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RE: action-334, issue-112, a summary on sub-domains for exceptions

From: Shane Wiley <wileys@yahoo-inc.com>
Date: Wed, 28 Nov 2012 09:45:27 -0800
To: Nicholas Doty <npdoty@w3.org>, "public-tracking@w3.org (public-tracking@w3.org)" <public-tracking@w3.org>
Message-ID: <63294A1959410048A33AEE161379C8027484FF6EEF@SP2-EX07VS02.ds.corp.yahoo.com>

Thank you for capturing all of the suggestions to date.

My concern is that Site-Wide exception listings could become excessive if we don't allow for a suffix wild-card (as you and Ian have pointed out).  In my original proposal there were allowances for both suffix and sub-domain wildcards to cover these cases.  For example, *.yahoo.* would cover the imaginable world of non-sub-domain use cases and disallow bad actors (a root domain will always be required to avoid the *.* outcome).  There will always be the risk that a Server submits an exception in either direction (sub or suffix) that is inappropriate but as this creates a formal record of the exception I believe this risk is low (and highly addressable if ever discovered).

- Shane

-----Original Message-----
From: Nicholas Doty [mailto:npdoty@w3.org] 
Sent: Wednesday, November 28, 2012 9:09 AM
To: public-tracking@w3.org (public-tracking@w3.org)
Subject: action-334, issue-112, a summary on sub-domains for exceptions

To summarize a little on ISSUE-112 [0] and the applicability of exceptions to subdomains:

User-granted exceptions follow the model of origin pairs, a first party and a third party (as determined by their domains/document origins). For a site-wide exception, a user is granting an exception (subsequently sending DNT:0) for some or all third-party requests for the corresponding first party. For a web-wide exception, a user is granting an exception for all requests to a particular third party.

Because parties (as defined in the Compliance doc) don't and won't match perfectly to domain origins, there have been requests to extend the breadth of these exceptions (measured in domains) to sub/sibling domains or other origins altogether.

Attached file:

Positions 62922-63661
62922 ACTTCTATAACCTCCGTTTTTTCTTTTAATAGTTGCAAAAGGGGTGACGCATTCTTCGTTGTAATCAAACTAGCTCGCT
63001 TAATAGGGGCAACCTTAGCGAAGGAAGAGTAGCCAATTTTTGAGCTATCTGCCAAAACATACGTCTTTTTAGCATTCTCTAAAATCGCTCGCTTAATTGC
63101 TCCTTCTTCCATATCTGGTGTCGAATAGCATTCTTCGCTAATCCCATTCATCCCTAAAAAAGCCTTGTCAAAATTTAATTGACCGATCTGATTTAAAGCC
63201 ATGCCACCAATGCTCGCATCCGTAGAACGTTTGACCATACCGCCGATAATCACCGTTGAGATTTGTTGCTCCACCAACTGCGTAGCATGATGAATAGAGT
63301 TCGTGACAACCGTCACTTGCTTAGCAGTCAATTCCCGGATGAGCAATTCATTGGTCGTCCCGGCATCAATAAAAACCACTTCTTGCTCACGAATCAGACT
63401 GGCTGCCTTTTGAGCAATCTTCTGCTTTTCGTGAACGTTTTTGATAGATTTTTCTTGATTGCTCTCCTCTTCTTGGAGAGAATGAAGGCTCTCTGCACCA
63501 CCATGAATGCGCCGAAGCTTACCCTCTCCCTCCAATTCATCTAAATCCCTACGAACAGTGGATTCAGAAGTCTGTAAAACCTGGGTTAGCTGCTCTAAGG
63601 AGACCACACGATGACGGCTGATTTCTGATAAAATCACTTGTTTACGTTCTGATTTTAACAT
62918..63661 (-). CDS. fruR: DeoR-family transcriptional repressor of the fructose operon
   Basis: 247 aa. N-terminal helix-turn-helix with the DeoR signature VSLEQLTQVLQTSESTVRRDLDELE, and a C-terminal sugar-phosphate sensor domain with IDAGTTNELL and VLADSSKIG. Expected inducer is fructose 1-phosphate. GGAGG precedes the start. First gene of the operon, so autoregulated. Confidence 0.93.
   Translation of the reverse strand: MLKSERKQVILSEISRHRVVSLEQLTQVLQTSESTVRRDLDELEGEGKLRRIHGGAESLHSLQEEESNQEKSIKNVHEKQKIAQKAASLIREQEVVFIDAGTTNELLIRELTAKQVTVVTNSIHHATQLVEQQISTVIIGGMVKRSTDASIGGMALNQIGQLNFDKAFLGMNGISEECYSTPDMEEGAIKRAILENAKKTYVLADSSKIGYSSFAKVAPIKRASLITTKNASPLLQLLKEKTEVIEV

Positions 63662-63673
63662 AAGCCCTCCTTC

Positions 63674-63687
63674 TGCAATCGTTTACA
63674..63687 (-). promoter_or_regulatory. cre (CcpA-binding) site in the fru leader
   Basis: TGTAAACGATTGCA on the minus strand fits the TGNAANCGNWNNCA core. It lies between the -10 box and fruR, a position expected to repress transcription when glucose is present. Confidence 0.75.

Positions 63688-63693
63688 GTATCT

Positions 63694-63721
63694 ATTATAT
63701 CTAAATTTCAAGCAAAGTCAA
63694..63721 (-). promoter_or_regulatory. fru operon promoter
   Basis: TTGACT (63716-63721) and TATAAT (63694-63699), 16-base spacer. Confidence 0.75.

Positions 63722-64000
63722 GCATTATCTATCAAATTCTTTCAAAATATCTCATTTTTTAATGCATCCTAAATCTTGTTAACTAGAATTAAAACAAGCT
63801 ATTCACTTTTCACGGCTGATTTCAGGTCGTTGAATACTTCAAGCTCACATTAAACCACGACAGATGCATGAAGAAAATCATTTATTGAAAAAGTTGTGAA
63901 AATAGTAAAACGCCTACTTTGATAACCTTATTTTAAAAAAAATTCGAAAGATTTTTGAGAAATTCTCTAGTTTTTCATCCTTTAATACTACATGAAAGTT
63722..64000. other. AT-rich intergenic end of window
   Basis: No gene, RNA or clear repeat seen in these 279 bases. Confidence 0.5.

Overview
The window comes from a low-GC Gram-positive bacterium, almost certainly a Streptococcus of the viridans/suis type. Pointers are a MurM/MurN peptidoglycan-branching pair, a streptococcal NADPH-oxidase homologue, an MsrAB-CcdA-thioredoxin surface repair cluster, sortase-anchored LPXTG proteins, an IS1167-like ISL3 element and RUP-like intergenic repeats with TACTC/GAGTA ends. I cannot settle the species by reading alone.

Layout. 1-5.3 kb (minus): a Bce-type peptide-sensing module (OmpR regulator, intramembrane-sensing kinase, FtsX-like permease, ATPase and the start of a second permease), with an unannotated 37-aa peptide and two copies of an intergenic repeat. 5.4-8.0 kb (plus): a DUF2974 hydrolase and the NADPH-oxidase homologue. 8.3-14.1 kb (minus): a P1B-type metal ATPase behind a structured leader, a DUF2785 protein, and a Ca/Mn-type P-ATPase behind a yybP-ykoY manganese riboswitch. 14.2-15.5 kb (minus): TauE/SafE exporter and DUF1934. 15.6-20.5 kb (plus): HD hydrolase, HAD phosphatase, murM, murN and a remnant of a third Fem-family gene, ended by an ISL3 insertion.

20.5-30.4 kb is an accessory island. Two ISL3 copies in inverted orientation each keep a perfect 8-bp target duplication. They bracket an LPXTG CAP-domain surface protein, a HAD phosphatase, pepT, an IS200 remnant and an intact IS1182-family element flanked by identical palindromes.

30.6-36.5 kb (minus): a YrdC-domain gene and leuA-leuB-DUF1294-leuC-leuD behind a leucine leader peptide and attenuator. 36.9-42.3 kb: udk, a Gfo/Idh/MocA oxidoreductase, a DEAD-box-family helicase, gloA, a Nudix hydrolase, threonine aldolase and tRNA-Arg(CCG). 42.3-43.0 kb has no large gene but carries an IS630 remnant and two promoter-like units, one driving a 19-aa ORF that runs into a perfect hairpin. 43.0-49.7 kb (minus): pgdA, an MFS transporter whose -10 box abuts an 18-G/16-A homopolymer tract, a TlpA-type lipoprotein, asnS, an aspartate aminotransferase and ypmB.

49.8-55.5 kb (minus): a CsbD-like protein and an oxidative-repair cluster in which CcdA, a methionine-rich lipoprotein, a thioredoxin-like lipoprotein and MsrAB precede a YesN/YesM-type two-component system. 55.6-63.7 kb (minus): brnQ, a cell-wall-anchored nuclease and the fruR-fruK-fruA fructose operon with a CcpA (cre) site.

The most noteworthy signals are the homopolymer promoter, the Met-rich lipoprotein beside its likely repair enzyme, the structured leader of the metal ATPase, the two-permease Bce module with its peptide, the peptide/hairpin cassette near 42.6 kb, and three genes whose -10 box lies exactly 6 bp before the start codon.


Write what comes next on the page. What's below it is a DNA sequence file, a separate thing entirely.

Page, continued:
For defining the breadth of the first-party part of a site-wide exception:
Ian argued against using the cookie rules for sub-domains (because of the uncertainty of the domain registry model) [1] and for similar reasons I had suggested (based on our conversations in Bellevue) that we use origins, as defined in rfc 6454 [2]. Sub-domains can be both too broad and too narrow to match a party, and they often indicate different contexts.

Shane suggested that we instead add a parameter to the site-wide exception request so that first parties can indicate whether they want the exception to cover a all sub-domains or a list of sub-domains [5]. To pick up on Ian's suggestion, that could even be a list of entirely separate origins (google.de as well as google.com, say) in the same party. I believe that in addition to being harder to implement and potentially confusing users (to which context does this request apply?), similar functionality could be better implemented by user agents through use of the same-party parameter. As Ian pointed out, that list may change, perhaps frequently. 

For defining the breadth of the third-party part of a Web-wide exception:
Vinay has pointed out that third parties may want to ask for a Web-wide exception for their tracking services across the Web and that those services might use different sub-domains, perhaps specifically to provide a level of privacy based on cookie siloing [3]. To address that use case, I suggested in August (and still suggest!) that we add an optional parameter to the request for Web-wide exceptions to include sub-domains of the calling origin, with the explanation that it be used only to include other subdomains of the same party [4]. I believe that is a relatively small change.

Suggested changes:
* Add an optional, default=false parameter `includeSubdomains` on the Web-wide exception method.
* Indicate in non-normative text that user-agents can extend a site-wide exception request to a broader first party, and explain how.

To implement Shane's suggestion (which per the above I believe to be unnecessary at this time), we would additionally change:
* Add an optional, list parameter `partyDomains` (or something that sounds better), and adjust the requirements on sending DNT:0 to include those domains in the pairs additionally.


[0] http://www.w3.org/2011/tracking-protection/track/issues/112
[1] http://lists.w3.org/Archives/Public/public-tracking/2012Jul/0137.html
[2] http://lists.w3.org/Archives/Public/public-tracking/2012Jul/0104.html
[3] http://lists.w3.org/Archives/Public/public-tracking/2012Aug/0145.html
[4] http://lists.w3.org/Archives/Public/public-tracking/2012Aug/0191.html
[5] http://lists.w3.org/Archives/Public/public-tracking/2012Jul/0165.html
Received on Wednesday, 28 November 2012 17:46:21 UTC

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